Project: Doris Staffel organized by Annabeth MarksMarch 1–April 16, 2016
White Columns is proud to present an exhibition of work by the Philadelphia based artist Doris Staffel (1921-2013), the exhibition has been organized by the artist’s granddaughter Annabeth Marks. A prolific artist with an extensive exhibition history and long academic career, the exhibition focuses on Staffel’s works on paper made when the artist was in her late 80s. This will be the first solo exhibition of Staffel’s work in New York.
Distinction between me and the bird and the grass – is really not a concrete one and we are essentially the same thing. – Doris Staffel
Doris wrote this in a notebook from 1973, the book was To Contain – Ideas, Comments, Insights (hopefully) – Pertaining to Painting and Buddhist Studies. This book has been sitting on my shelf for the last two years, and in revisiting it for this show, Doris’s written thoughts about her work highlight her central belief in the fluidity of forms. This thread in her work originated in her studies of Tibetan Buddhism and I believe manifests itself most strongly in the work she made in her late 80s.
Doris began studying Buddhism in 1968, and in 1975 she went to the Naropa Institute in Colorado to study Buddhist Iconography. She was an early student of the Tibetan Buddhist master Dudjom Rinpoche, and was an active member of the Chenrezig Tibetan Buddhist Center in Philadelphia. At the time that she was writing in her 1973 notebook Doris had been making paintings based on the Lotus Throne Thangka paintings; they are very still, iconographic and symbolic. She wrote, My work of last year – static – too much that and this – too much separation. She went on to say, the part (in detail) standing for the whole. See if I can get the feeling of creating a universe and distilling only part of it before it dissolves again.
Following this body of work, Doris’ subsequent paintings became more process oriented, and contain a sense of constant motion and change, forms merge and shift, they are fluid. In 1996, Doris switched from working on canvas to paper and board. An openness developed, allowing for an abundance of forms, a profusion of work, and a relentlessness in the way that she worked through persistent elements. Marks take on different identities over and over. The gesture is always ordered, contained or registered against another element within the composition, whether it is the edge of the paper, vertical or horizontal lines, or solid clear shapes.
In these small square and rectangular paintings I can see movement happening between and through each work. Her color is weighed and rhythmic, forms emerge from linear spaces, lines register as energy, things press into and tumble out of each other. It is in this later work I most clearly see a disbelief in the boundaries between things: birds, grass, bodies, architecture, the natural and unnatural world.”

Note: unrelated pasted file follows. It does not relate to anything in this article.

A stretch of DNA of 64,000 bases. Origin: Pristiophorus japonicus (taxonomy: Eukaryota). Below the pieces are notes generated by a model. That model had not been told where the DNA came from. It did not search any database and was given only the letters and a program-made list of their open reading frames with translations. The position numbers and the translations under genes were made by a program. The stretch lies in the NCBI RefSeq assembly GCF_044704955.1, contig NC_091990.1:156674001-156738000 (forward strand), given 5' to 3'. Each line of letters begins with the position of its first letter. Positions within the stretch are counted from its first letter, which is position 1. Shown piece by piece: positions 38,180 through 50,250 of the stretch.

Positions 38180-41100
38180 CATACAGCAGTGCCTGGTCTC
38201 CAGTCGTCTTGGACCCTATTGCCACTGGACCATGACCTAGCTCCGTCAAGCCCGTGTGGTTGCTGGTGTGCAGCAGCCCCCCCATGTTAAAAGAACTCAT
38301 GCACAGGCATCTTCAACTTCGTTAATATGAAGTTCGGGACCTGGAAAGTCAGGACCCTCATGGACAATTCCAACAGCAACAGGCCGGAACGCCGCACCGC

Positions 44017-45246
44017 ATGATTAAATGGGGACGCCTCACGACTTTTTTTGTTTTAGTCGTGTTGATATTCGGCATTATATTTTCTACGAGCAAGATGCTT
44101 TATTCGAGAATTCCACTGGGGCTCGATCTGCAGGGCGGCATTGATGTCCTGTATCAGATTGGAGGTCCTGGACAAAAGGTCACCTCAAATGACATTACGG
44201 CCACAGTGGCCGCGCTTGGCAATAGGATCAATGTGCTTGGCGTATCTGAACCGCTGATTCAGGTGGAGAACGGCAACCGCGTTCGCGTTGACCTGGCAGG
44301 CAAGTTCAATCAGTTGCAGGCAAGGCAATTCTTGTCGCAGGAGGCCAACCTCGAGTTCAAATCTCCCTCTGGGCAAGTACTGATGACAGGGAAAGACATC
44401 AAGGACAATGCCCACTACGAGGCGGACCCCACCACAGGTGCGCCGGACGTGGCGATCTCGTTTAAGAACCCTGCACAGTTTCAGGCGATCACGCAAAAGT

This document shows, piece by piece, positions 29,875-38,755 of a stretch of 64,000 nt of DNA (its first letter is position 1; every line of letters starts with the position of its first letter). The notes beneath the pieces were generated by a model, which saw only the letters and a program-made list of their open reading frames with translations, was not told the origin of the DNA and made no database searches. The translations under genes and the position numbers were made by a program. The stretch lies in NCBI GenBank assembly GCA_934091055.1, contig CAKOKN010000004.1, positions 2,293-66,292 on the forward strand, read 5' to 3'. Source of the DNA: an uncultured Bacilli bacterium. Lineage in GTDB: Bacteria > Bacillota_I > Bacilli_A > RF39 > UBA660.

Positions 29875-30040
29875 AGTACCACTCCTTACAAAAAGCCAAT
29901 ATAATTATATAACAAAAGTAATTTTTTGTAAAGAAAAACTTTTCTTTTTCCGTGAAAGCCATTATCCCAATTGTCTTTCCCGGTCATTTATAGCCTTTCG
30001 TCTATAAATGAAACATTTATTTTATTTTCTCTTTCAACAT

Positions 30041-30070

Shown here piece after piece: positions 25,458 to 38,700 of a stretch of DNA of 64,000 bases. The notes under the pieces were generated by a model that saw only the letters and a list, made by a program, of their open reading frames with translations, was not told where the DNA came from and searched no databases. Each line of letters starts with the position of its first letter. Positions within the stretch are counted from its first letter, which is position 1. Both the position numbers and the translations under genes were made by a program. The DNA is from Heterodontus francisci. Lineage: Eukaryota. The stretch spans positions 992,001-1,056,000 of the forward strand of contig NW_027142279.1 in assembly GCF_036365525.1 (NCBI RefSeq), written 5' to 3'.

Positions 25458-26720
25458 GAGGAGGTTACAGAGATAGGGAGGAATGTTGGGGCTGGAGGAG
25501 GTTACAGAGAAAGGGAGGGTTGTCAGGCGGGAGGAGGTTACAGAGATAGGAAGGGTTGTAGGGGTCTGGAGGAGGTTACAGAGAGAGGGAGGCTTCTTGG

-Annabeth Marks, 2016
Doris Staffel (b. 1921 Brooklyn, NY) received her BFA in 1944 from Temple University’s Tyler School of Art. In 1946 she received her MA at the University of Iowa where she studied with Philip Guston. After receiving her Masters she moved to Queens. She made a living designing and producing silkscreen scarves with three friends on the Bowery. In her free time she attended Hans Hoffman’s painting reviews. In 1948 she moved to Philadelphia with her husband Rudolf Staffel, a ceramist. She taught at the University of the Arts ( Philadelphia College of Art) from 1957-1990. She was a member of Group 55 (later the Philadelphia Abstract Artists). Her work was exhibited widely in numerous solo and group exhibitions nationally and internationally. She exhibited in Philadelphia with Gross McCleaf Gallery, Jessica Berwind Gallery, and Richard Rosenfeld Gallery. Her work is in many private and public collections, including The Philadelphia Museum of Art, the Woodmere Art Museum, The State Museum of Pennsylvania, Butler Institute of American Art, Bryn Mawr College, the Asheville Art Museum, and the Arkansas Art Center.
Annabeth Marks (b.1986 Rochester, NY) received her BFA from Rhode Island School of Design and is currently an MFA candidate from the Milton Avery Graduate School of the Arts. Recent exhibitions include a collaboration between Marks and Eckhaus Latta at Moma PS1’s Greater New York Exhibition, and Anthem of the Sun at Canada Gallery. Her work has been exhibited at Rachel Uffner Gallery, Culture Room, US Blues in New York, New Gallery, Houston TX, RK Projects in Providence RI, among others. She has been the recipient of the Ellen Batell Stoeckel Fellowship and the Florence Leif Award for Female Painters.